Johnny Parker has stuttered his entire life. The 21-year-old from Smithville also suffers from cerebral palsy. A passionate weather buff, Parker is pursuing a degree in operational meteorology at Mississippi State. Here in the speech lab at the University of Mississippi, he is trying to read a weather forecast.
“Now, let’s try on this prosthetic device. It will capture your throat vibrations and it’ll just fit over your neck.”
That’s Greg Snyder, Ole Miss associate professor of communication sciences and disorders. He places a small accelerometer on Parker’s throat, which sends signals to a processing unit, no larger than a cell phone.
“And you kind of want it right over your Adam’s apple. Now, we’ll turn this on, the blue light is on. Now, say “aaaaaah”. Do you feel it?” Snyder asks. Parker nods.
That cell-phone like unit is attached to a little box, roughly the size of a pair of dice placed end-to-end. It’s a vibrating stimulator that Parker is holding between thumb and index finger. Every time he makes a sound, the little box vibrates.
“I’m a stutterer myself and through various research I had figured out that tactile feedback actually makes me stutter less,” Snyder explains. “Simply when I touch my throat, when I feel my vibrations, this enhances fluency.”
But in his field – speech pathology – this tactile phenomenon isn’t well known. So, Snyder turned to a colleague on campus, Dwight Waddell, associate professor of electrical engineering with a specialty in biomedical engineering.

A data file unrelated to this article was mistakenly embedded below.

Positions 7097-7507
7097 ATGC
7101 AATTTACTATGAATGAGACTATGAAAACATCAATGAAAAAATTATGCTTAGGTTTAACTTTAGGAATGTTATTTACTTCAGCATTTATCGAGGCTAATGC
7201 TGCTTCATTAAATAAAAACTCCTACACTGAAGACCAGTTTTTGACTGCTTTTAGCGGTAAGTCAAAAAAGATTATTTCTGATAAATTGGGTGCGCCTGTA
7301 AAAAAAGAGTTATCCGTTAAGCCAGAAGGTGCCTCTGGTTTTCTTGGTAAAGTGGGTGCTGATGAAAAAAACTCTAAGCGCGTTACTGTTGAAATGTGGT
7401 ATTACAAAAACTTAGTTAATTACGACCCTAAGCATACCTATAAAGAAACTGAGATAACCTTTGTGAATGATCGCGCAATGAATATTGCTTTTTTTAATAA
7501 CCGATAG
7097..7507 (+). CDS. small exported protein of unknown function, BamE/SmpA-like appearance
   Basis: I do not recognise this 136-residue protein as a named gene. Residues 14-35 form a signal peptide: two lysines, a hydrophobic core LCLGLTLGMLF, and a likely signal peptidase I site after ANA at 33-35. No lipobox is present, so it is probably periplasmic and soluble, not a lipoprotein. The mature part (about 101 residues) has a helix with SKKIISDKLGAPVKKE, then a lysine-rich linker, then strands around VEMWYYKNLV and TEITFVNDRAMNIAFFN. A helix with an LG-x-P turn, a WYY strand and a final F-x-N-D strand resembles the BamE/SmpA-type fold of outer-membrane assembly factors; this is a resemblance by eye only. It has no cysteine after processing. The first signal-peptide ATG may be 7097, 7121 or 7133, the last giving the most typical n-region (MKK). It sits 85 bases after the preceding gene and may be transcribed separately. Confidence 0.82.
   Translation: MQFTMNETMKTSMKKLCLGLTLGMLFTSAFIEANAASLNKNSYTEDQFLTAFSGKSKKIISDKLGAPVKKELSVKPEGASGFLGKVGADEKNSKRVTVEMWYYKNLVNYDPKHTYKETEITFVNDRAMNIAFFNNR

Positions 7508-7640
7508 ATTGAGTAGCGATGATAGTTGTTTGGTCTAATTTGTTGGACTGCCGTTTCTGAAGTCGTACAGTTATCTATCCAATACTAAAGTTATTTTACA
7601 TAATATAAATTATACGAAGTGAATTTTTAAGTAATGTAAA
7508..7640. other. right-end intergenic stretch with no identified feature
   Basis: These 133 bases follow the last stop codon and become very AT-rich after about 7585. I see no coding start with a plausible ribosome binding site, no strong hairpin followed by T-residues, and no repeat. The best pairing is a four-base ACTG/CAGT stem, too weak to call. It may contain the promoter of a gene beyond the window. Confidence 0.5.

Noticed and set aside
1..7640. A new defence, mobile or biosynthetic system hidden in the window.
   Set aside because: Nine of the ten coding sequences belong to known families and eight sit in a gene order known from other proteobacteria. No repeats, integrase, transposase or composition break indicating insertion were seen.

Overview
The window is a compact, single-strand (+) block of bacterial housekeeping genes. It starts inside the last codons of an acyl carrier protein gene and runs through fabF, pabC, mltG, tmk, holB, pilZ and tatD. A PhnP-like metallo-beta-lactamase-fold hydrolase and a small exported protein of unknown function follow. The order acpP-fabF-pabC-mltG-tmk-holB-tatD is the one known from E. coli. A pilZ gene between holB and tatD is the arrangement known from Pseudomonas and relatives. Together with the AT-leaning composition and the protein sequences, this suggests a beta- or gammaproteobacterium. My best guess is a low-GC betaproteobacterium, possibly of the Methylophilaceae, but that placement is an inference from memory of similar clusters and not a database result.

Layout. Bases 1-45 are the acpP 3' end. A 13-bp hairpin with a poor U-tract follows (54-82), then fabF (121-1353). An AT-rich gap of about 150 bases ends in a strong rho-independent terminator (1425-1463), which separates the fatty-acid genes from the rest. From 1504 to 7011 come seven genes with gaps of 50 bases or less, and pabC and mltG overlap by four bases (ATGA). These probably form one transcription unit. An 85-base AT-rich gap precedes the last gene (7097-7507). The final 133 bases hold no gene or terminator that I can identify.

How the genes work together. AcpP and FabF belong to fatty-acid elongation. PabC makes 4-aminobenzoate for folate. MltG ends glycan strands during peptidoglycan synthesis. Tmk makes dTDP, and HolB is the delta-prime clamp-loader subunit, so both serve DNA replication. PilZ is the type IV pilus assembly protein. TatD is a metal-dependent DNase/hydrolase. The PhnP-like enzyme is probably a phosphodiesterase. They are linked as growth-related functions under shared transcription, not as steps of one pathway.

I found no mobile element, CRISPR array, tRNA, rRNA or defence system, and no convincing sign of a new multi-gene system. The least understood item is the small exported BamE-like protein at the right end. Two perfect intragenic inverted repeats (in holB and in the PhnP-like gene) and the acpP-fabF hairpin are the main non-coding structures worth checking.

“I think he expected me to be surprised and I actually wasn’t,” Waddell says.
Wadell, who had done research on patients with motor disorders such as Parkinson’s disease, was struck by the similarities between the two disorders. 8
“There are tricks of the trade that we kind of use with patients when they freeze. That’s a Parkinsonian term where all of a sudden the body in a sense locks up and you can see them try to initiate movement and that reminded me of some stutterers that I had known in the past who have struggled to initiate speech, which is just another form of voluntary movement,” Waddell explains. “And in the Parkinson’s world you can do it visually, tactilely and with audio.”
Enter Paul Goggans, UM professor of electrical engineering.
“Dwight contacted me with the idea and asked if I could do something to make a prototype device.”
So, Goggans and his senior design class went to work.
“Then I had another group of students, same senior design next year, who actually put together a very nice prototype, the one we actually used in the audiology lab to do our test with.”
Tupelo-based Hyperion Technology Group has snapped up the idea and is currently fine-tuning it. Is it the silver bullet for stuttering? Not quite, says professor Greg Snyder.
“What you got right now – you have stuttering and I can’t change that. But you have all the way that your body reacts to it,” says Snyder. “And if I can use this machine to get your body to react better to stuttering … maybe you’ll wear this for a year or so and then you have learnt a better way to stutter.”
For people like Johnny Parker the prototype makes a real difference. Remember at the beginning of this story when the 21-year old was barely able to get a word out? Here he is again, minutes later, with the prosthetic, reading the same weather advisory.
“The storm is currently… is currently located east-southeast of Guam and moving northwest at 12.8 kph,” Parker reads aloud.
With more practice, Snyder says, comes greater fluency. Meanwhile, Parker can’t wait for the market introduction of the device and wants to be a test subject in the interim. Why?
“I just want to be able to talk to other people. This feels great and wonderful to me.
The stuttering prosthetic is expected to hit the market late this year. Parker is waiting with bated breath. Until then, his thoughts will remain at the tip of his tongue.